Osteoarthritis and Rheumatoid Arthritis: What’s the Difference?

Fifty million people in the US suffer from some form of arthritis. The two most common types are Osteoarthritis (OA) and Rheumatoid Arthritis (RA). Both cause joint pain, stiffness, and swelling; however, they are two very different diseases.

Here are the major differences between OA and RA:

OA is more common, affecting 27 million people in the US.

RA afflicts 1.3 million people in the US.


OA affects both men and women, though men tend to develop it at a younger age.

RA affects three times as many women as men.


OA is associated with age, and is caused by wear and tear of the joints.

RA is an autoimmune disease. The body’s immune system attacks joint tissue as though it were a foreign invader. RA can occur at any age, though it most commonly appears in middle age.


OA causes stiffness, joint pain, and decrease in the range of motion in the joints.

RA also causes stiffness, joint pain, and decreased range of motion. However, RA symptoms can also include warmth, swelling, and redness around the affected joints. In addition, RA produces generalized symptoms, such as fatigue and low-grade fever.


OA usually affects weight-bearing joints, such as the knee and hip. It also strikes the joints in the hands, the neck, and the back. It is possible for OA to occur in just one joint: for example, just one finger on one hand.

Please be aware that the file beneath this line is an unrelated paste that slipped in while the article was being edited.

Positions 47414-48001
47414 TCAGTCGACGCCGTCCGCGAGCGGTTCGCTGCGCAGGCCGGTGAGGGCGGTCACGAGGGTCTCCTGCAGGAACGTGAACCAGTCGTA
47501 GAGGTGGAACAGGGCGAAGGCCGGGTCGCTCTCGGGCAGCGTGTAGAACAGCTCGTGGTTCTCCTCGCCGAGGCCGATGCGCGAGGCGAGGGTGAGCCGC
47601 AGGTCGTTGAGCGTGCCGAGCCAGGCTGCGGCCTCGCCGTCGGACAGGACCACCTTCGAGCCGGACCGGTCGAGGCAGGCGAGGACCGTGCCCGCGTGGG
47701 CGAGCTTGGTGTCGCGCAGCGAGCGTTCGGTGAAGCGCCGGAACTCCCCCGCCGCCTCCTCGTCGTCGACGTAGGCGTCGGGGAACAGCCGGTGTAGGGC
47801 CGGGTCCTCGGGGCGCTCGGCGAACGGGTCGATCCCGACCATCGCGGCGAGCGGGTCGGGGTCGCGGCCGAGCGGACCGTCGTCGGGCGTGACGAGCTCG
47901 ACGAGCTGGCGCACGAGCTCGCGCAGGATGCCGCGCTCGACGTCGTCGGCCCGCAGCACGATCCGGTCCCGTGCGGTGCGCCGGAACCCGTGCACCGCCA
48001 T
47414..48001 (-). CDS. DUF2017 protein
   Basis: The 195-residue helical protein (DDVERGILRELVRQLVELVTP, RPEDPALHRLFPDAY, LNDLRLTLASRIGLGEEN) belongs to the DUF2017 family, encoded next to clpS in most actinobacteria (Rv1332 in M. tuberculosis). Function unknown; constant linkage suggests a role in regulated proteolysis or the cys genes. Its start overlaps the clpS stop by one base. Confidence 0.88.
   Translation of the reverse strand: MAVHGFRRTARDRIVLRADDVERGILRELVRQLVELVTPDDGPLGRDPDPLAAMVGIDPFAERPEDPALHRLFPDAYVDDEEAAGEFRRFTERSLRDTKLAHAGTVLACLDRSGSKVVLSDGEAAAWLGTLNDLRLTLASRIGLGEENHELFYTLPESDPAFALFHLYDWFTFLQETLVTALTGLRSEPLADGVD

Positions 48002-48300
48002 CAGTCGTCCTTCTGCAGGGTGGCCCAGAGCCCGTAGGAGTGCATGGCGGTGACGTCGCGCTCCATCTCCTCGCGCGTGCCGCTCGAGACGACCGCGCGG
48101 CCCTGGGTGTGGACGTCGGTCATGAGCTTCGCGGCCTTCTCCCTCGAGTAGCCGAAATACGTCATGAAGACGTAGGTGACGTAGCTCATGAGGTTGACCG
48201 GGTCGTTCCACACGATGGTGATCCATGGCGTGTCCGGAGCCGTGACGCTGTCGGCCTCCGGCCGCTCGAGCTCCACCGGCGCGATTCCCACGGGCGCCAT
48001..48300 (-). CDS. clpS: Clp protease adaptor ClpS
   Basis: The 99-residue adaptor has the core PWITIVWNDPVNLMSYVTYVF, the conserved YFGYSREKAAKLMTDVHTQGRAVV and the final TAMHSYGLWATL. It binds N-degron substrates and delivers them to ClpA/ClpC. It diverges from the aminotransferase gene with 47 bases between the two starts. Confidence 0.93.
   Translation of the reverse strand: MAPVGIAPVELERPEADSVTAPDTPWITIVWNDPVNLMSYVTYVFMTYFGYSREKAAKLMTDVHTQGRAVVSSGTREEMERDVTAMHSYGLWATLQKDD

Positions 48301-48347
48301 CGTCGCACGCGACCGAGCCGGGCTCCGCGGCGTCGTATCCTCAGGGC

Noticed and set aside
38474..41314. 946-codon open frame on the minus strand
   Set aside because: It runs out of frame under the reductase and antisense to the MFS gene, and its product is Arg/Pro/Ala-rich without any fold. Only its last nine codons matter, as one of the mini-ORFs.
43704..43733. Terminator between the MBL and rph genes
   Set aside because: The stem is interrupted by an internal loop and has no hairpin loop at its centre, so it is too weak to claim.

RA causes “symmetric” symptoms in sets of joints. Symptoms will occur in both hands or both knees, for example.


OA symptoms get worse as the day progresses. This is because OA is caused by wear and tear.

RA is usually at its worst in the morning or after a long period of inactivity.


OA does not usually change the appearance of the joints that are affected.

RA usually leads to deformity of the affected joints.


OA typically affects only the joints.

RA is associated with an increased risk of other diseases, such as heart disease and anemia.


OA is generally treated with nonsteroidal anti-inflammatory drugs (NSAIDs) and painkillers.

RA requires aggressive treatment to stop the autoimmune response, as well as to minimize the symptoms.


Both OA and RA can be managed with physical and occupational therapy, and therapeutic life changes, including weight management. At Hamilton Grove Healthcare and Rehabilitation Center, in Hamilton, NJ, our care programs are designed specifically to meet the unique needs and interests of seniors and long-term care patients, including our patients with arthritis. We emphasize restorative care, maximizing each patient’s potential to regain and maintain function and mobility.

We foster an environment that is cheerful and enthusiastic, so residents truly relish and appreciate life.

Our outstanding Social Services team works hard to ensure that every resident thrives socially, emotionally, and spiritually.

We promote a culture of independence, crucial for emotional, social, and physical health. Residents are encouraged to choose their activity and meal preferences, and to perform tasks and activities as self-sufficiently as possible.

We carefully select, train and re-train our wonderful caregivers, who are especially sensitive to the needs of our long-term care patients. They treat residents with love, compassion, and dignity.

Read our reviews on caring.com, wellness.com, and senioradvisor.com to hear what our residents and their families have to say.

Or better yet, come see for yourself: Contact us to schedule a tour by calling 609-588-5800 or by clicking here.

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